In our minds, everything seems clear, distribution network operators (DSOs) belong to the regulated world, therefore remain in a monopoly and are without competition.
Is the situation as clear as that? Will we see the network managers, in the coming years, look like the utilities of yesterday?
Even though regulation retains DSOs in an environment that seems protected, several factors confront them with characteristics of the competitive world.
DSOs are increasingly under pressure on performance
They are the facilitators of the energy transition. Indeed, their adaptation to intermittent, renewable energy penetration rates determines the speed of responses to requests for connection of new production facilities and the cost of these connections. We begin to observe responses that are too slow, and frequently high costs, which make the DSOs appear as responsible for being obstacles to the energy transition, a situation acceptable neither to citizens nor to public leaders.
DSOs also have a difficult economic equation to manage: they have more and more investments to ensure: the traditional renewal of electrotechnical assets, the digitalization of the network to manage increasingly distributed resources, management of data infrastructure, charging infrastructures for electric vehicles, the reduction of congestions, etc. The repercussion of these investments on the cost of energy cannot, for obvious political reasons, increase significantly and the overall consumption, on which they are distributed, grows less quickly or decreases.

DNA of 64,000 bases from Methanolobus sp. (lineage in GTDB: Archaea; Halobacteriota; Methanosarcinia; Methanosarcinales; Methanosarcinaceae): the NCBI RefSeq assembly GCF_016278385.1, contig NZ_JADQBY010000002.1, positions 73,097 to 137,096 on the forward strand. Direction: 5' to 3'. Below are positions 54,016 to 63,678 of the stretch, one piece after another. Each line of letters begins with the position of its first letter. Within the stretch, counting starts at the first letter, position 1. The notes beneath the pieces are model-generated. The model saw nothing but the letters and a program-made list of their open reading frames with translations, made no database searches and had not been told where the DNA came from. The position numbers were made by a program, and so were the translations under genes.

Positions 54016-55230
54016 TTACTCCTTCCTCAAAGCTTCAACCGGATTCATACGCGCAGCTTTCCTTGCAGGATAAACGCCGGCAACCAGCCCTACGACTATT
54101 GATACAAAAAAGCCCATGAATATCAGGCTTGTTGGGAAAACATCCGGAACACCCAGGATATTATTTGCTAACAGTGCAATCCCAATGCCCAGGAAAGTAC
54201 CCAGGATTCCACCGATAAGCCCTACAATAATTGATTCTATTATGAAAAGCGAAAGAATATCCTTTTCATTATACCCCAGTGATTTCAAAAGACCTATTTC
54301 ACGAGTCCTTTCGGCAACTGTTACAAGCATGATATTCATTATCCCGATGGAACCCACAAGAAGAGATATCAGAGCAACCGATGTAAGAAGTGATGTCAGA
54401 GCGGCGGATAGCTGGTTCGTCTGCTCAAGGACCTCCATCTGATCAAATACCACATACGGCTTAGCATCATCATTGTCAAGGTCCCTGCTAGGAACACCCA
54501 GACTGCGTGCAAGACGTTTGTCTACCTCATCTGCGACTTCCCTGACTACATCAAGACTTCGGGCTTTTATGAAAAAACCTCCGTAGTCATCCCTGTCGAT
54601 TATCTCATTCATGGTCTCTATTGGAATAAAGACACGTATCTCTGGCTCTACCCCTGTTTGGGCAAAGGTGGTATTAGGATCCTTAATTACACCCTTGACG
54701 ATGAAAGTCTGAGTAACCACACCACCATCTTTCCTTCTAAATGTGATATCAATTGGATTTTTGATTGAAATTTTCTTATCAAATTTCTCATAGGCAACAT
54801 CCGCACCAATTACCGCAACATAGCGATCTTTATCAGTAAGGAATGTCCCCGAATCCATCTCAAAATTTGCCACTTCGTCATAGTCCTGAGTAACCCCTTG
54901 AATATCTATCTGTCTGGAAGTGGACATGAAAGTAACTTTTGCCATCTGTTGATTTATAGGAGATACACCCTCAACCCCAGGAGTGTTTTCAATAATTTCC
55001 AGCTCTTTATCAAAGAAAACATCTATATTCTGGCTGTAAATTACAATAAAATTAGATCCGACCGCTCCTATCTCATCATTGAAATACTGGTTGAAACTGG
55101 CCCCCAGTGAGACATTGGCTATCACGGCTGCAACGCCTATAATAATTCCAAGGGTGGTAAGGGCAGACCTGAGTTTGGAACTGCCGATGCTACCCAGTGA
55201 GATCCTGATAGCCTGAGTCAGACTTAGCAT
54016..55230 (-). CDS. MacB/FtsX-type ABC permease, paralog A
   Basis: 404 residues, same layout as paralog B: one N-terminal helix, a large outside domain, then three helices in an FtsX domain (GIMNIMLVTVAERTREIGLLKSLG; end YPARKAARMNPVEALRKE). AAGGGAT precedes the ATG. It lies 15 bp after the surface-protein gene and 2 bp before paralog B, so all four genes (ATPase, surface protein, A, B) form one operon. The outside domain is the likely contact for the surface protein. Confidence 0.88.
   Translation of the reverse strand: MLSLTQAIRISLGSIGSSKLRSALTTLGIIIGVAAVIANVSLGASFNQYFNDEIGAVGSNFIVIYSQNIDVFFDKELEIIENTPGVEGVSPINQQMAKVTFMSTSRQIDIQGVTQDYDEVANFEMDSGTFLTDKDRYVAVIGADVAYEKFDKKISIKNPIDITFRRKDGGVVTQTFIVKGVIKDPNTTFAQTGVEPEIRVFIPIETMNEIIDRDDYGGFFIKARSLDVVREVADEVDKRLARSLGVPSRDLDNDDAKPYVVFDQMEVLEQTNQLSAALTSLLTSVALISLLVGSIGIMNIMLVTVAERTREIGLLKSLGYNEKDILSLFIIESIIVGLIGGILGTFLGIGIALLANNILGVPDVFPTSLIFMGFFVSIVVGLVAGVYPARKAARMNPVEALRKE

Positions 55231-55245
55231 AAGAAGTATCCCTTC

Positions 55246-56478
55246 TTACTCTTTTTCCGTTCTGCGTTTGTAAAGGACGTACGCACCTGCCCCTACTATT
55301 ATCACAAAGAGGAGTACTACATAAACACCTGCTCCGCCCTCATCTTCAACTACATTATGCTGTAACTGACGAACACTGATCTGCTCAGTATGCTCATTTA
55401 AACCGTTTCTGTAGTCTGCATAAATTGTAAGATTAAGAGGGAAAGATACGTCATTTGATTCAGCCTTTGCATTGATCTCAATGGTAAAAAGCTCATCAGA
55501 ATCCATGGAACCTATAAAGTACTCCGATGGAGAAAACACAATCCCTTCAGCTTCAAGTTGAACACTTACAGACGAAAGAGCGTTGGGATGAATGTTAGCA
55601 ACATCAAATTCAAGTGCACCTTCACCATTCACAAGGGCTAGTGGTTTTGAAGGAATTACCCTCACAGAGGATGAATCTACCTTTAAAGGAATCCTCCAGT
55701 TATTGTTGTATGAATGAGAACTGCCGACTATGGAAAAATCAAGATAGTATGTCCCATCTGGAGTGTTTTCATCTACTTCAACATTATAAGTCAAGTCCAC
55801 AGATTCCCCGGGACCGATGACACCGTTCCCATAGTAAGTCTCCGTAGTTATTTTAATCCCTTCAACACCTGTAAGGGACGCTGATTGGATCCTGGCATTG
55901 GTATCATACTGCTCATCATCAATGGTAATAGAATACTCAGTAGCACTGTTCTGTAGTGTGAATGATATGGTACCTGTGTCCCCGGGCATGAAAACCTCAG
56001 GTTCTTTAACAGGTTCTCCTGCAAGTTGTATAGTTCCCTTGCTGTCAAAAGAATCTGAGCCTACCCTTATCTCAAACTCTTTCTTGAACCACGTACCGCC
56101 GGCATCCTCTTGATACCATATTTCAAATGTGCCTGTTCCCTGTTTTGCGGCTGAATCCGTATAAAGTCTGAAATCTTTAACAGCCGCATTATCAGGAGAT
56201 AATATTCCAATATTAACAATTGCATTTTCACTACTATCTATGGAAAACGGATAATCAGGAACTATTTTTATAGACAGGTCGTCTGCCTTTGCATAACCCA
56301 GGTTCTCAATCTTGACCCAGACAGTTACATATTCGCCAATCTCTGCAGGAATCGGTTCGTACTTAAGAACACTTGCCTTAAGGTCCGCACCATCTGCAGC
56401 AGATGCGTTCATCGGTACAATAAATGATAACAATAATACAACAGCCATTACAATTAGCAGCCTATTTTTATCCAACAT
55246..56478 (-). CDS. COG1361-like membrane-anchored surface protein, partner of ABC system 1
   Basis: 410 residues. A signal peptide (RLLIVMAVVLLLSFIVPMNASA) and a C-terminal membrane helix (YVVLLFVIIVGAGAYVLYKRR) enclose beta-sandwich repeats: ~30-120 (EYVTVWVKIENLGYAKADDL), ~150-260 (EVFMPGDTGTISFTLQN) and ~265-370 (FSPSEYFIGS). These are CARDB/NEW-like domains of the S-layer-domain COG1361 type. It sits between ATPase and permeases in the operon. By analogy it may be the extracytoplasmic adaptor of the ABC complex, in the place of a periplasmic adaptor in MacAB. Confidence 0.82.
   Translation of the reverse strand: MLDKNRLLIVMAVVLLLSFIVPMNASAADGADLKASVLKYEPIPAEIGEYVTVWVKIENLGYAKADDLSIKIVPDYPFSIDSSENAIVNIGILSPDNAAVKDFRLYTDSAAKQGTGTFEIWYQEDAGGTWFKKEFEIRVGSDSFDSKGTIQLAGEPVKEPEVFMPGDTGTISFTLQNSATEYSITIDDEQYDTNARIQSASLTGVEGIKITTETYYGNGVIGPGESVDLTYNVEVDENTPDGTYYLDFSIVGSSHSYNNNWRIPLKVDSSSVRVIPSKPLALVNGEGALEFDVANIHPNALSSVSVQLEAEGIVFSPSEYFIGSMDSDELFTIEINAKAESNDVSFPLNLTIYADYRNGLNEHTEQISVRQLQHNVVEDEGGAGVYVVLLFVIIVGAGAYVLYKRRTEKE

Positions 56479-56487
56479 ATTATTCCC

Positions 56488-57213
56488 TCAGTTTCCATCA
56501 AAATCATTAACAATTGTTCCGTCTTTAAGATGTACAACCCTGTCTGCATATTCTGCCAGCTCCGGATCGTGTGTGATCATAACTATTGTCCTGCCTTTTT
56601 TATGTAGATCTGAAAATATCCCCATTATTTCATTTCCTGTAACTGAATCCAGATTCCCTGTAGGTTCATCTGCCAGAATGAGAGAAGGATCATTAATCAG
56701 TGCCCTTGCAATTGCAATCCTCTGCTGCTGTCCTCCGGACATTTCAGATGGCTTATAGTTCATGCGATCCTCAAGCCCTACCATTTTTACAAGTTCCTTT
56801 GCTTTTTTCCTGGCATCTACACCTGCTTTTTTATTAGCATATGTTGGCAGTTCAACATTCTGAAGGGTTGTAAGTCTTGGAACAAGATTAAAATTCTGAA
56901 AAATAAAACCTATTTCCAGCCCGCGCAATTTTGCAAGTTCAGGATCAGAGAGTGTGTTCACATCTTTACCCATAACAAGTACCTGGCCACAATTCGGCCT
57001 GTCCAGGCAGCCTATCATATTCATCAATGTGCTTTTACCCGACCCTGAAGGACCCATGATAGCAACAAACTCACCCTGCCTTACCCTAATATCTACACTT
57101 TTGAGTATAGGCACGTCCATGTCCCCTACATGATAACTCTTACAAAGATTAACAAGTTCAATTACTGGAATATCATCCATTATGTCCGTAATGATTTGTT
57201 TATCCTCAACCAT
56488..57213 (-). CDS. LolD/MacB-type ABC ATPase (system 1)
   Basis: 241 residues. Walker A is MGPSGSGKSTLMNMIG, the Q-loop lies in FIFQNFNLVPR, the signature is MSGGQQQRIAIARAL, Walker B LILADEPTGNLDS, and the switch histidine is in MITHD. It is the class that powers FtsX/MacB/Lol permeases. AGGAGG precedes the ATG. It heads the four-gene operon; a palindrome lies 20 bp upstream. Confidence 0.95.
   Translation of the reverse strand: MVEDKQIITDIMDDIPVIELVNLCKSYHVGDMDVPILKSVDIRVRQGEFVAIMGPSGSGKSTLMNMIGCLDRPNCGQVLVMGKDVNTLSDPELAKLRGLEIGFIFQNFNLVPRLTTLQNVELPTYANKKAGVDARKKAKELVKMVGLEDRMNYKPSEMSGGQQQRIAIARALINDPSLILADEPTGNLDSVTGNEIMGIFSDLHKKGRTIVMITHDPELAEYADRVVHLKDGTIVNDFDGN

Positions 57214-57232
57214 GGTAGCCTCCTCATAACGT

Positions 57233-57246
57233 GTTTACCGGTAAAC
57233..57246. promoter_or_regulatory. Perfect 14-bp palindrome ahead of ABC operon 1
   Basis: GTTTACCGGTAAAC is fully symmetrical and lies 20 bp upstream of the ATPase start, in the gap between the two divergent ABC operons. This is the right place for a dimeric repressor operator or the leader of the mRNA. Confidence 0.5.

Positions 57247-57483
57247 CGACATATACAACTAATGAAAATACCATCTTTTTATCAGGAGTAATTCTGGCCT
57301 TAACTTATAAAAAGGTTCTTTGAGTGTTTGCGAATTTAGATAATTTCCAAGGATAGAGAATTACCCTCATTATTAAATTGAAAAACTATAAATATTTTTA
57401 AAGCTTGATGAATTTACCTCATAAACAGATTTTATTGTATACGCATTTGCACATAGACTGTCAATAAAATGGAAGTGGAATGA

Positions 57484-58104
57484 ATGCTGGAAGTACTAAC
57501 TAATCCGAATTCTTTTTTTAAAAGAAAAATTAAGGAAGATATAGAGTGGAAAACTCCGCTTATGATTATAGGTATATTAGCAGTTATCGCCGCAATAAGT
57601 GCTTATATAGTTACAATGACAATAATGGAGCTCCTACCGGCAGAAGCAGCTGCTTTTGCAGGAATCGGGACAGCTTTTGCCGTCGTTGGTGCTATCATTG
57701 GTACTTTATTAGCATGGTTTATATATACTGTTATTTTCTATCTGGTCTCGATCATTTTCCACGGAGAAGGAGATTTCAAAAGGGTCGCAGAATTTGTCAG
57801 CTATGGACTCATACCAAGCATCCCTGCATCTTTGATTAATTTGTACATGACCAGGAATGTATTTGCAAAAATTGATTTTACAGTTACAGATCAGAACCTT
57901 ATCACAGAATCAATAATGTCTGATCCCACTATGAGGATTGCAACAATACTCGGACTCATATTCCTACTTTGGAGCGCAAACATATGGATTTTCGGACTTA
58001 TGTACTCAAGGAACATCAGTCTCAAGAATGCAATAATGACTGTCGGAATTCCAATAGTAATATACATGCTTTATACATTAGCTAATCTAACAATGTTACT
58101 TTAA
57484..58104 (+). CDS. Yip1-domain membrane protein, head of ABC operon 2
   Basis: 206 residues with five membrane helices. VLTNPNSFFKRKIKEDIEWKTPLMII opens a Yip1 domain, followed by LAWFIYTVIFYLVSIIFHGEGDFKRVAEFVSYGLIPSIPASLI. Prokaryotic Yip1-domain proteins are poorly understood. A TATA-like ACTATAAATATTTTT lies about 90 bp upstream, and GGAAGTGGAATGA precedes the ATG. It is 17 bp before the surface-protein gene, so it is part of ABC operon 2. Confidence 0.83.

This emerging situation is not meant to be temporary and pushes the DSOs to look for productivities.
DSOs are stimulated by comparison
If the DSOs are not directly competing, they are compared. In countries where the market is fragmented, with DSOs by region, cities or villages such as Austria, Germany, Sweden, Norway, Switzerland and many others, national authorities tend to compare the performance of DSOs and to publish them. Nobody likes to be pointed at.
But they are not immune to real competition
There are also areas on which the DSOs could, according to the evolution of the regulation, be in a situation of competition: the operation of microgrids, in particular microgrids of eco-disctricts could return to private, multifluid operators, with a developed sense of service; the deployment and operation of charging stations for electric vehicles on public roads are not reserved to them; the management of energy communities is not durably attributed to them etc …
I am not exhaustive in my list but what we have just shared pleads for an in-depth transformation of the DSOs. Their business model is probably to revisit and adapt.
In their case, the regulated world may well be a partial guarantee of monopoly: grid operators will also experience the effects of the energy revolution.
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